In recent times, for our D&D game, I've been thinking rather a lot more about the world the players inhabit and their role within it. It's something I somewhat intentionally didn't do in the beginning, since I firstly wasn't sure how long we were going to play and secondly I also wanted to give the players and the story an opportunity to form the basis for what the world is—it is a collaborative storytelling game after all.
Along with that, due to us now having better tools for playing the game—we switched to Foundry from Roll20, along with me getting Dungeondraft, the use of which was enabled by the increased storage I have available through a self-hosted option like Foundry—I have also been preparing the maps and places the players might visit more thoroughly than before, and consequently having a better idea of what might happen in the future—staying open to surprises and what the players decide to do still of course.
These two things have meant that while there is still always a certain level of stress associated with the anticipation of the next session for me, it has been markedly reduced since I notice how much better prepared I feel to handle whatever they decide to throw at me and I also feel more able to create a more interesting story for them to explore and influence because I have the opportunity to think about the potential outcomes and twists more.
Despite this, I think I do end up improvising as much as before during the actual session—partially because I often end up forgetting what I had planned beforehand and not remembering to read my notes—but I think, hope, that the increased confidence if nothing else provides for a better experience for my players—that is, assuming they notice anything different at all, since it was mostly a case of pre-game anxiety rather than something that affected me during the game itself.
Another thing, with worldbuilding specifically, that makes it fun for me, is that while the time and opportunities to play the actual game might be limited, and as such the utility of any direct content I create for the game, expanding my knowledge and understanding of the world is somewhat evergreen and as such feels a lot more useful. It ends up being things I can reference again and again during the game, or something I can use to build the content and stories within the game. This makes it a lot easier for me to just create when I feel like doing it and as such it's easier for me to stay motivated while doing it, as opposed to planning the next session or the future parts of the current story arc the progression of which is limited by the available time to play.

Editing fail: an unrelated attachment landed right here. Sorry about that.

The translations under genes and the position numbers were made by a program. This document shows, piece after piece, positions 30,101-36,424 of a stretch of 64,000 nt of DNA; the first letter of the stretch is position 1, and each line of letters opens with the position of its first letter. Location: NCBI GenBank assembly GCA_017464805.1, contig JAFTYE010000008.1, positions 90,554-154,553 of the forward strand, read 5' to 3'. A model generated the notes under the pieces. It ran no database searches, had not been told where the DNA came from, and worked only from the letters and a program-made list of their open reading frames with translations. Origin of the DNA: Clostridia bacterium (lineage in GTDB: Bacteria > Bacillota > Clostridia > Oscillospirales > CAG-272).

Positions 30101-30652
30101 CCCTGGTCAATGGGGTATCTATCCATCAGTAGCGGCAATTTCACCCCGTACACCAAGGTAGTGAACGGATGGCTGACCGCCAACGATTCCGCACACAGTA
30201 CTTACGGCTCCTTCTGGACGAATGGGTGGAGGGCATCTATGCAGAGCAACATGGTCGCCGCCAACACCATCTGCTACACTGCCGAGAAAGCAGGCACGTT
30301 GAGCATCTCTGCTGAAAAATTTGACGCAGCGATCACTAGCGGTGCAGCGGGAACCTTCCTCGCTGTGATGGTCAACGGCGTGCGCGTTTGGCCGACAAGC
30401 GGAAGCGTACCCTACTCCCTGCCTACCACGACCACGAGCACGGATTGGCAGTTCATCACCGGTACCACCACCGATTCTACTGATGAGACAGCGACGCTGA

The only problem with this type of creativity and creation, is that the opportunities to share aren't as obvious and abundant, and I'm not sure if my players are as interested in all of this as I am, which might end up feeling somewhat demotivating—no matter how much one tells oneself one is creating purely for one's own pleasure and consumption, I think there is always that underlying hope for someone else to see and appreciate what one has created.
Still, creating remains fun, and if the only use of all the worldbuilding I do is for it to be easier for me to think of where the story goes next, I think that's a worthwhile cause as well—and it does mean the players will inevitably encounter it as well, maybe in a more exciting and interesting format as well.
Back to thinking about the history of the world then...